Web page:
Alum takes turn from history to human resources
Zillah Matare Fluker was looking for a good meal. It turned out to be a life-changing event.
Born in Zimbabwe, Fluker moved to London when she was 5, and then to Birmingham, Alabama, as a teenager. She earned a bachelor’s degree in history at Alabama State University, and came to Purdue for a master’s degree in history with an eye toward a doctorate. And then fate—and a little hunger—intervened.
“The Krannert School was having a holiday reception for graduate students, so I thought I would go get something to eat,” Fluker says. “I started talking to Dennis Weidenaar, who was dean at the time, and he thought I should consider a career in business. That led me to talk to another faculty member, David Schoorman, and before I knew it I was working on a business degree.”
Fluker enrolled in the Master of Science in Human Resource Management Program (MSHRM), due in large part to her interest in the diversity piece of HR. She served as president of the Krannert Graduate Student Association before graduating in 2000.
Fluker’s career path has been interesting. She began at Motorola as a diversity marketing manager, with a large focus on increasing the company’s product share in the hip-hop market. From there, she went to United Technologies Corporation in a pure HR role, as she helped that company expand its recruiting efforts on college campuses.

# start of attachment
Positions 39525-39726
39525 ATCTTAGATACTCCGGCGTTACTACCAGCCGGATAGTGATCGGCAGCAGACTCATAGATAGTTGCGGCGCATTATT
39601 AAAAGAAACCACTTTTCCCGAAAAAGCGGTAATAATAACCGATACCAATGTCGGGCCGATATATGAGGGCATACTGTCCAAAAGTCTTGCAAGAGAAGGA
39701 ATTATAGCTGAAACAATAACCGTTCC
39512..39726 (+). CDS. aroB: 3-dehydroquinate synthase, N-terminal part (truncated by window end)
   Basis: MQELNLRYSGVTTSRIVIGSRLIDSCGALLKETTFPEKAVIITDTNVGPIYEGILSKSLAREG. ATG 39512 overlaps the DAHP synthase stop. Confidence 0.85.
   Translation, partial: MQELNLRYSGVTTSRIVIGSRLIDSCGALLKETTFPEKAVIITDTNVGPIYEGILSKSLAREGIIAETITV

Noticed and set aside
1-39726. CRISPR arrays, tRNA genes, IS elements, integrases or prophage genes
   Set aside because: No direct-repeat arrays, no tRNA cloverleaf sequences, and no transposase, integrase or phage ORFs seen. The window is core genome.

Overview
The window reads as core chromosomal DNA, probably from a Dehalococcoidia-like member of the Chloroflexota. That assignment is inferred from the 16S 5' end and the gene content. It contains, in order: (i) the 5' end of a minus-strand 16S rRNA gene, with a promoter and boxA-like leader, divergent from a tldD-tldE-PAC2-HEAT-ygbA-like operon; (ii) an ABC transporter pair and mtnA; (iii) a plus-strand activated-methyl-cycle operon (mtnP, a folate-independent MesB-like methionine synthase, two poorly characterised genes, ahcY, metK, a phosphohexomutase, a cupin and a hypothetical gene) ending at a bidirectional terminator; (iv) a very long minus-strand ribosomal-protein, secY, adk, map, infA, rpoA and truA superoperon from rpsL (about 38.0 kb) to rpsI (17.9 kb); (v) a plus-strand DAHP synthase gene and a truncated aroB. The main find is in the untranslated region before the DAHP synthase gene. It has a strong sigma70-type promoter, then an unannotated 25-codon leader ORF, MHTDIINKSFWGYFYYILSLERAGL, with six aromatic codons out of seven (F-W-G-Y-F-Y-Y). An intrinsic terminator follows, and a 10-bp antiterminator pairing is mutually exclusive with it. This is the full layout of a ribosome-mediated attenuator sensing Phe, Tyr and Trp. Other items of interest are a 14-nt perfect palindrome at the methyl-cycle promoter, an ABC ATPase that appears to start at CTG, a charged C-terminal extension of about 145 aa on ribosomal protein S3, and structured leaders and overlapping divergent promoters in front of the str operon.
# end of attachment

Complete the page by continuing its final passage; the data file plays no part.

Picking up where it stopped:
After a short stint with ADVO as director of diversity and talent acquisition, she joined Honeywell in its global staffing efforts, with an emphasis on Brazil, China and India. She was recruited back to UTC-Carrier as the world headquarters human resource manager. In 2010, she came full circle, joining the staff at Alabama State University as associate vice president for development.
She has been active in every community in which she has lived, working with organizations such as the Boys and Girls Club, Urban League and Delta Sigma Theta Sorority. “I think you have to make yourself accessible, and give back as much as you can,” Fluker says.
And she’s thankful for lessons learned and people met at Purdue, particularly faculty members Steve Green and Charlene Sullivan, and the late Gordy Wright. “To this day, I still remember the importance of accuracy in figures, and it was a lesson that Professor Sullivan drove home at every opportunity,” Fluker says.
She also is thankful for the learning environment that the Krannert School provided. “Even though I’ve lived on three continents, I think the international population and close teamwork at Purdue gave me a greater understanding of global situations and differences,” Fluker says. “It was the ultimate diversity experience.”